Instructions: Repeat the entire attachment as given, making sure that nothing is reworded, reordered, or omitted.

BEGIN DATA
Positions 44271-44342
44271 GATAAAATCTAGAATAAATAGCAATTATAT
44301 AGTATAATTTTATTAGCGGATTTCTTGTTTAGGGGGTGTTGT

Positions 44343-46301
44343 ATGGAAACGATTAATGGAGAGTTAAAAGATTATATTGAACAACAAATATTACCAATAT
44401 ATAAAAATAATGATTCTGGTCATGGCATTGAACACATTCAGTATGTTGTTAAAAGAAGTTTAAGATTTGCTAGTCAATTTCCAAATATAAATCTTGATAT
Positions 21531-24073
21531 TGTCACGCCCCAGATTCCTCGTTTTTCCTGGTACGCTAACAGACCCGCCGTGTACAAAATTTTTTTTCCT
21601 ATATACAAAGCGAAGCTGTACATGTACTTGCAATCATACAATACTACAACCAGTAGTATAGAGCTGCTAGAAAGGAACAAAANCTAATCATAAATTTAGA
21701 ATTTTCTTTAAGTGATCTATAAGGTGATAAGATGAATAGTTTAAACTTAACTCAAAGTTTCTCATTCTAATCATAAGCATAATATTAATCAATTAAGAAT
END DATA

Positions 44271-44342
44271 GATAAAATCTAGAATAAATAGCAATTATAT
44301 AGTATAATTTTATTAGCGGATTTCTTGTTTAGGGGGTGTTGT

Positions 44343-46301
44343 ATGGAAACGATTAATGGAGAGTTAAAAGATTATATTGAACAACAAATATTACCAATAT
44401 ATAAAAATAATGATTCTGGTCATGGCATTGAACACATTCAGTATGTTGTTAAAAGAAGTTTAAGATTTGCTAGTCAATTTCCAAATATAAATCTTGATAT
Positions 21531-24073
21531 TGTCACGCCCCAGATTCCTCGTTTTTCCTGGTACGCTAACAGACCCGCCGTGTACAAAATTTTTTTTCCT
21601 ATATACAAAGCGAAGCTGTACATGTACTTGCAATCATACAATACTACAACCAGTAGTATAGAGCTGCTAGAAAGGAACAAAANCTAATCATAAATTTAGA
21701 ATTTTCTTTAAGTGATCTATAAGGTGATAAGATGAATAGTTTAAACTTAACTCAAAGTTTCTCATTCTAATCATAAGCATAATATTAATCAATTAAGAAT